Straddling fences

Let’s start from my own position – Nadine Schuurman & Mike Goodchild interview from 1998:

NS Some of the human geographers have partially built their careers upon writing critiques of GIS. How meaningful is participation in these debates for people in GIS?
MG Quite meaningful for geographers interested in GIS. If I were advising a new graduate student on how to succeed in geography these days, my advice would be to try to straddle that fence. It wouldn’t be to come down on either side of it because you have to be able to talk to the rest of the discipline and yet you have to be able to use the technology (Schuurman 1998, emphasis added)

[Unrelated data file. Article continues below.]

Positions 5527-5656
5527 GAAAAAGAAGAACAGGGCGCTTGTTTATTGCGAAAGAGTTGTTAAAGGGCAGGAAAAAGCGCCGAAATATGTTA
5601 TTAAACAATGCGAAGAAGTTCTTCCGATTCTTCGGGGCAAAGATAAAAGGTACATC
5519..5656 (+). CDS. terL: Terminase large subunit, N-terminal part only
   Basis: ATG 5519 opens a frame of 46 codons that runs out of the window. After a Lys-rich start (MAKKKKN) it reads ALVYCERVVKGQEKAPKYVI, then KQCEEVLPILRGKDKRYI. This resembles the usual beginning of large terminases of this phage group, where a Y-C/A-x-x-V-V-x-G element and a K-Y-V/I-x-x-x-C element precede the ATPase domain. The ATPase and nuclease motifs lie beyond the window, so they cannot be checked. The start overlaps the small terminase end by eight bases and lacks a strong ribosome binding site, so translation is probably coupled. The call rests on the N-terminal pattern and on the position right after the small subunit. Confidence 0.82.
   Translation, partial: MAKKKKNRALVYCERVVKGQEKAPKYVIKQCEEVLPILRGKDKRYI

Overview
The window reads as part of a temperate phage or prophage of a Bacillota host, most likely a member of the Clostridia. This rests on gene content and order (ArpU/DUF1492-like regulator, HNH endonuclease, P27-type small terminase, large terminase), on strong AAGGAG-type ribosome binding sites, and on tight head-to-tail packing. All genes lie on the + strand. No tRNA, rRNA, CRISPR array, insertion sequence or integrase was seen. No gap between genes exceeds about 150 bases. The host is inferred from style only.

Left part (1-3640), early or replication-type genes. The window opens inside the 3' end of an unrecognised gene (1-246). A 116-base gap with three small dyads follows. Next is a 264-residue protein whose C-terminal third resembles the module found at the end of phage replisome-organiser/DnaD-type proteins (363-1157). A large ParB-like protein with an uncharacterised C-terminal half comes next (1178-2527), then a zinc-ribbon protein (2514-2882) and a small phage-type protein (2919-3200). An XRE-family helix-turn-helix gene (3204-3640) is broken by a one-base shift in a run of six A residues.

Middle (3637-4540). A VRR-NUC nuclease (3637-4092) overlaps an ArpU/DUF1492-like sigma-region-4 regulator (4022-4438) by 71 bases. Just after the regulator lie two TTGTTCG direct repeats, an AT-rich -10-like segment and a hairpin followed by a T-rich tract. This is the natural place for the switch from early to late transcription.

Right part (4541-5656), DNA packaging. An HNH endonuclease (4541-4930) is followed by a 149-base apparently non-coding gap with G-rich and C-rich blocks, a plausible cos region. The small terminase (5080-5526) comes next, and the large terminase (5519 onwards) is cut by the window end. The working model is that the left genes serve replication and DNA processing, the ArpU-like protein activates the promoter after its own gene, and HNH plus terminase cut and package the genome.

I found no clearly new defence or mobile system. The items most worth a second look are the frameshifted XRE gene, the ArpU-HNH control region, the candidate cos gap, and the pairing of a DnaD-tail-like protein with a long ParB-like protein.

This matched also recommendations that I received before starting my PhD, and my own interest from previous studies in linking social aspects in the environment and society interface with GIS and technology. During my PhD, I was lucky to be linked to three areas of studies at UCL – CASA, with its focus on GIS, computer modelling and visualisation, the Environment and Society Research Unit (ESRU) in Geography, and Human-Computer Interaction (HCI) and Usability Engineering expertise in the department of Computer Science. The result was that my PhD thesis had both a technical part, as well as social-theoretical part. It also demonstrated in papers that I wrote collaboratively during the PhD – for example, a technical paper about the use of agent-based modelling, was followed by a social theoretical paper about the methodological individualism that is embedded in the models at the time.